“Assessment,” says one book on learning, is “a process of reasoning from evidence” (Pellegrino, et. al. , 2001, p. 42). Too often, one’s reasoning becomes correct or not based on the way one assumes judgments over facts. It is therefore important to get into what the facts tell. After all, facts don’t lie; and for one to use them as vital for critical thinking, facts are must observed well, interpreted reasonably and understood correctly (Pellegrino, et. al, 2001, p. 44). The third aspect is about drawing conclusions – logical conclusions that is.
Usually, any kind of reasoning will have both premises and conclusions. One’s task is to see the coherence of the premises (gathered from facts or observations) with the conclusions (usually comes as judgments or decisions being made over something) being forwarded. Critical thinking has to end up making a kind of judgment after all things are considered. But at the end of this process, one must always remember that the repercussions of one’s judgment shall measure the amount of critical thinking one has engaged in before making decision.
The fruit, they often say, does not fall far from the tree. By Way of Conclusion: Exercising Critical Thinking in Life The profession that I have requires a lot of critical thinking as well. Being assigned as a security manager for a defense contracting company, I am tasked to oversee the performance of at least five to seven persons under my care. I realized that handling people is not like sitting on some paper works or transcripts. To manage people means to give an ear to many of their reports and assessments.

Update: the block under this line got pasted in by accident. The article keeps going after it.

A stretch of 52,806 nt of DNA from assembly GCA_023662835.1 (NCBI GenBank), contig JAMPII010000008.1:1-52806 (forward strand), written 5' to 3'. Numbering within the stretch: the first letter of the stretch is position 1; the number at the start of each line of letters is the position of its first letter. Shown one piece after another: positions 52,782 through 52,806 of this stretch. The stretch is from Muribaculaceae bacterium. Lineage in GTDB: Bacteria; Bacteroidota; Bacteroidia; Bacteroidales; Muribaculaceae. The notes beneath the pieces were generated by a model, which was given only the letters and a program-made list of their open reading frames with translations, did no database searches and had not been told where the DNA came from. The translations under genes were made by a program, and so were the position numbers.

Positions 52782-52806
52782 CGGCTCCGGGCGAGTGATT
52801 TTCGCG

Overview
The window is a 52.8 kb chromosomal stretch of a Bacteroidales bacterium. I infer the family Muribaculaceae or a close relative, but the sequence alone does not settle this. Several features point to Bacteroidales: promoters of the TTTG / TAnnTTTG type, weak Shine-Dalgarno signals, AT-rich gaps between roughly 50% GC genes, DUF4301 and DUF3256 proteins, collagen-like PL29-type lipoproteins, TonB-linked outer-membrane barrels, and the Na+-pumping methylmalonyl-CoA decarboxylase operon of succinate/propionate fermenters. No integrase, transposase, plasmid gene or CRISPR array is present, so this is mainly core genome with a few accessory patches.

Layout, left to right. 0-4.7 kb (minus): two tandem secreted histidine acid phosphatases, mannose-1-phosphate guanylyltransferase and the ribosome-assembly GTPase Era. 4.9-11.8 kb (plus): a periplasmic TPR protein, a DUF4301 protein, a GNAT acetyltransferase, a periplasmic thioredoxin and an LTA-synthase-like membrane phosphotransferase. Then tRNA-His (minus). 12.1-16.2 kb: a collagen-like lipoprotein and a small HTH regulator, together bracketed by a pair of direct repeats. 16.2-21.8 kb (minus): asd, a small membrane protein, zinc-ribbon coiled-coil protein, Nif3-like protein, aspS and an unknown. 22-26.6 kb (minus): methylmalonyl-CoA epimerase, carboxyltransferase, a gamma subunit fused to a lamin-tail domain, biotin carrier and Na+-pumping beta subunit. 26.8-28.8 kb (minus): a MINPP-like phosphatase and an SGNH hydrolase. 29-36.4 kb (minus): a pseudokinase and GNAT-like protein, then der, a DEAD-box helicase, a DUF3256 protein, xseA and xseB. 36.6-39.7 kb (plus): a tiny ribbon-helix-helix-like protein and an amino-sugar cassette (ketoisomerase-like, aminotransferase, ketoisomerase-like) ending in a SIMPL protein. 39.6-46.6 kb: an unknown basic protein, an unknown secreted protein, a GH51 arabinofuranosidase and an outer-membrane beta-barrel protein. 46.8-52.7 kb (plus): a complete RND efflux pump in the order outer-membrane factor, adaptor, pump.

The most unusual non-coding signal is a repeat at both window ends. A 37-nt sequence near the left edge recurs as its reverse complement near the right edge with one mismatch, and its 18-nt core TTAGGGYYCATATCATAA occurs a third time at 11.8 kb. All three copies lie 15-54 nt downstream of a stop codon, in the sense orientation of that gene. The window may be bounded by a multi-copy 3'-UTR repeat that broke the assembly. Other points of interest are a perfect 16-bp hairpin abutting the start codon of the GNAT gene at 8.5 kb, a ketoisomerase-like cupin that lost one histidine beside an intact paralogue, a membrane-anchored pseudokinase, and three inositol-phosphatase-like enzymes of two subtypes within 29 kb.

Since as persons, they are entitled to act on their particular judgments, it is my task to be critical about what they tell me. Too often, I see myself evaluating if a person has to be fired from his or her post after committing serious errors in the field. Yet there are instances too when I would find sufficient reasons to give an erring employee another chance depending on circumstances that defined the moment. Either way, I am required to be very careful about the situation, and exercise critical thinking for that matter.
My experiences made me realize that critical thinking has two important benefits. First, it reduces the possibility of errors. Since my job involves a lot of decision making not only about the nature of jobs that need to be done, but also the way my people should do them, I have to avoid as many mistakes as possible. A mistake of firing an employee for instance may have serious repercussions not only for the company for also for the family of the employee I fire.
Critical thinking – and all the processes that it entails: recognition, assessment or evaluation of facts, and drawing logical conclusions – helps me a lot in minimizing the possibility of committing a very bad decision. Second, I came to appreciate critical thinking as a good way to make my decisions logical and objective. Many times, I am faced with decisions over people. As much as I want to be very objective about them, I am also faced with the fact that I can operate based on my personal biases about people.
Critical thinking enables me to dwell on the facts, and base my decisions not so much on the basis of personalities, but on account of results or issues. Works Cited Brookfield, S. (1986). Understanding and Facilitating Adult Learning. California: Jossey-Bass. Pellegrino, J, Chudowsky, N. & Glaser, R. (2001). Knowing What Students Know. Washington, DC: National Academy. Thomson, A. (2002). Critical Reasoning. A Practical Introduction. New York: 2002.